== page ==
The hotly debated voter ID bill passed the state House today, on a vote of 104-88.
For those not following the three days' of House debate before the final vote, here's a refresher from our breaking news page:
Beginning with the fall general election, voters will be required to present a photo identification card issued by the state or federal government or by universities, nursing homes, counties or municipalities in Pennsylvania.
Voters at the primary election next month will be asked to show identification but could vote without one.
In November, voters without a required document will be given a provisional ballot and must verify their identity within six days in order for that ballot to be counted.
Democrats and civil-rights activists opposed the measure, arguing that no evidence of voter-impersonation fraud exists and expressing concerns about the burden on those without valid identification, such as some elderly, poor or minority residents.
Supporters countered that an identification card will be made available through the state Department of Transportation at no cost to the voter.
The state chapter of the American Civil Liberties Union and Senate Democrats have said they intend to file a lawsuit against the bill after its approval.
House Democrats now also say they plan to file suit against the measure, and are aiming to have its implementation halted prior to next month's primary election.
In the surest sign yet that the primary is finally headed to the commonwealth, Rick Santorum is trekking back to Harrisburg next weekend to headline an annual gathering of conservative activists.
The Pennsylvania Leadership Conference, held next Friday and Saturday at the Radisson Penn Harris Convention Center in Camp Hill, will feature the former senator as a speaker, according to the event's website.
He won't be the only presidential contest name on the schedule -- former contender Herman Cain is set to speak on Saturday morning. Other speakers include U.S. Sen. Pat Toomey, Americans for Tax Reform's Grover Norquist, Fox News commentator Brit Hume, and Ann McElhinney, producer of the upcoming pro-drilling documentary "Frack Nation."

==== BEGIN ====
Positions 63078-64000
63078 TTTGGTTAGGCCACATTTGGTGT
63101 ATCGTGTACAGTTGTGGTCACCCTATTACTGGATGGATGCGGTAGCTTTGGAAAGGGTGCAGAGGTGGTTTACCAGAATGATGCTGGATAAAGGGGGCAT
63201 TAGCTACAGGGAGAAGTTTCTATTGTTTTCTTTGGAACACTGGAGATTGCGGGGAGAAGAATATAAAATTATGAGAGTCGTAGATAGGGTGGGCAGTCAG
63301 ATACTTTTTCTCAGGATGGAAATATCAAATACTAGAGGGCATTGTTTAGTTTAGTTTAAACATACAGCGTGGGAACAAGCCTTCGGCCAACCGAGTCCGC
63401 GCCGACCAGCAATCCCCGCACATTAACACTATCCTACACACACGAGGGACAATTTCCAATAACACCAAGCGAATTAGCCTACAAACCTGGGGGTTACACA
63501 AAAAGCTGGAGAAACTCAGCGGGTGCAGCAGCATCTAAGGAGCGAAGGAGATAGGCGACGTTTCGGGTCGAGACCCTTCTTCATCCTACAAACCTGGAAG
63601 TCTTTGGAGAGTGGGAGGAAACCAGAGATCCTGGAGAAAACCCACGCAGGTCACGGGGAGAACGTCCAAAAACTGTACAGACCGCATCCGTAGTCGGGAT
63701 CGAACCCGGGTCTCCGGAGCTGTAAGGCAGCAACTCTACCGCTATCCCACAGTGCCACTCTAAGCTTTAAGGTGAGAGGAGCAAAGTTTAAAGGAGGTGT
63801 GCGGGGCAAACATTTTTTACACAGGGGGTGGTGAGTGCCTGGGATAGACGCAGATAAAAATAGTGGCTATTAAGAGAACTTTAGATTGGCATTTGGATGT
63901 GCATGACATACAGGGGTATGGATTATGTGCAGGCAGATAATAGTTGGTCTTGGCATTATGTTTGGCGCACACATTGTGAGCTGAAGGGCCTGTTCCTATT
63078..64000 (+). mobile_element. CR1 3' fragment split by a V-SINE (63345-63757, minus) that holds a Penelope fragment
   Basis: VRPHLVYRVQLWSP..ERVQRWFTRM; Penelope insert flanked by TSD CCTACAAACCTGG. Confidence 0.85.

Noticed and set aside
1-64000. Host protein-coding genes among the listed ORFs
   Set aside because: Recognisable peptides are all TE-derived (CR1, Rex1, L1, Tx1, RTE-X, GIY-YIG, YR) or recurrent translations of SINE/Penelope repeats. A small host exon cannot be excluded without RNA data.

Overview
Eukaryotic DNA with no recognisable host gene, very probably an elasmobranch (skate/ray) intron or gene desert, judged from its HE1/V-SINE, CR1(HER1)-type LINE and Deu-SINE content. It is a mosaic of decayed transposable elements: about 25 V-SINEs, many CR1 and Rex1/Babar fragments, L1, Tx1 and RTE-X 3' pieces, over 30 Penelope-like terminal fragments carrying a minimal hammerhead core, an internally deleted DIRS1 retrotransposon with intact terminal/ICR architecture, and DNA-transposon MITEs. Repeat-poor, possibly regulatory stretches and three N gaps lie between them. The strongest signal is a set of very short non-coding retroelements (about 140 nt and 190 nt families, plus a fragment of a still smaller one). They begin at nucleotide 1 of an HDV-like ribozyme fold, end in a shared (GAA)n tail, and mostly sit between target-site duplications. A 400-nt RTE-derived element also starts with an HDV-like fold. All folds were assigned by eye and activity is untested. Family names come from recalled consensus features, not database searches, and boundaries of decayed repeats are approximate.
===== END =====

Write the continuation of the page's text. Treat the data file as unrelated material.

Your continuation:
The conference also will feature a U.S. Senate debate on Saturday, to be moderated by David Taylor from the PA Manufacturers Association.
It's a good day for Rick Santorum.
Following up on his wins last night in Alabama and Mississippi, the latest Quinnipiac University poll in Pennsylvania shows former senator Rick Santorum with a 14-point lead over Mitt Romney six weeks before the state's April 24 primary. The survey follows similar findings from Public Policy Polling showing him with an 18-point cushion. He's also head-to-head with Barack Obama in the state.
The Romney camp is hitting back with the announcement that former Gov. Tom Ridge is supporting his presidential bid, after previously endorsing Jon Huntsman.
From the Q poll (here in full)
Pennsylvania Republicans are going for favorite son Rick Santorum big time, giving the former U.S. Senator a 36 - 22 percent lead over former Massachusetts Gov. Mitt Romney in the Keystone State's presidential primary, according to a Quinnipiac University poll released today. Texas U.S. Rep. Ron Paul has 12 percent, with 8 percent for former House Speaker Newt Gingrich.
In a head-to-head matchup, Santorum tops Romney 52 - 32 percent among Republican voters, the independent Quinnipiac (KWIN-uh-pe-ack) University poll finds.
If Santorum gets to November, he gets 44 percent of Pennsylvania voters, to 45 percent for President Barack Obama - too close to call.
The Santorum and Romney campaigns are already gearing up to fight over the state's 72 delegates, with Romney announcing a raft of establishment supporters statewide and Santorum signing up Tom Corbett's longtime political advisor to head his campaign.
Here's the Romney camp's statement on Ridge:
"It is an honor to have Governor Ridge's support," said Mitt Romney. "There are few leaders who have such a distinguished record of service to our country. As a combat soldier in Vietnam, he fought with bravery and distinction. As a Congressman and Governor, he was a tireless servant for Pennsylvania. And as Secretary of Homeland Security, he kept our country safe from those who wished to harm us. I am humbled to have his endorsement and welcome Governor Ridge's counsel."
Announcing his support, Governor Ridge said, "Having spent most my life in public service, as a soldier, as a Congressman, as a Governor of Pennsylvania, as a White House official, and as a Secretary of Homeland Security, I've met accomplished and strong leaders in my life. Mitt Romney is one of them. He would bring to the presidency an extraordinary set of skills.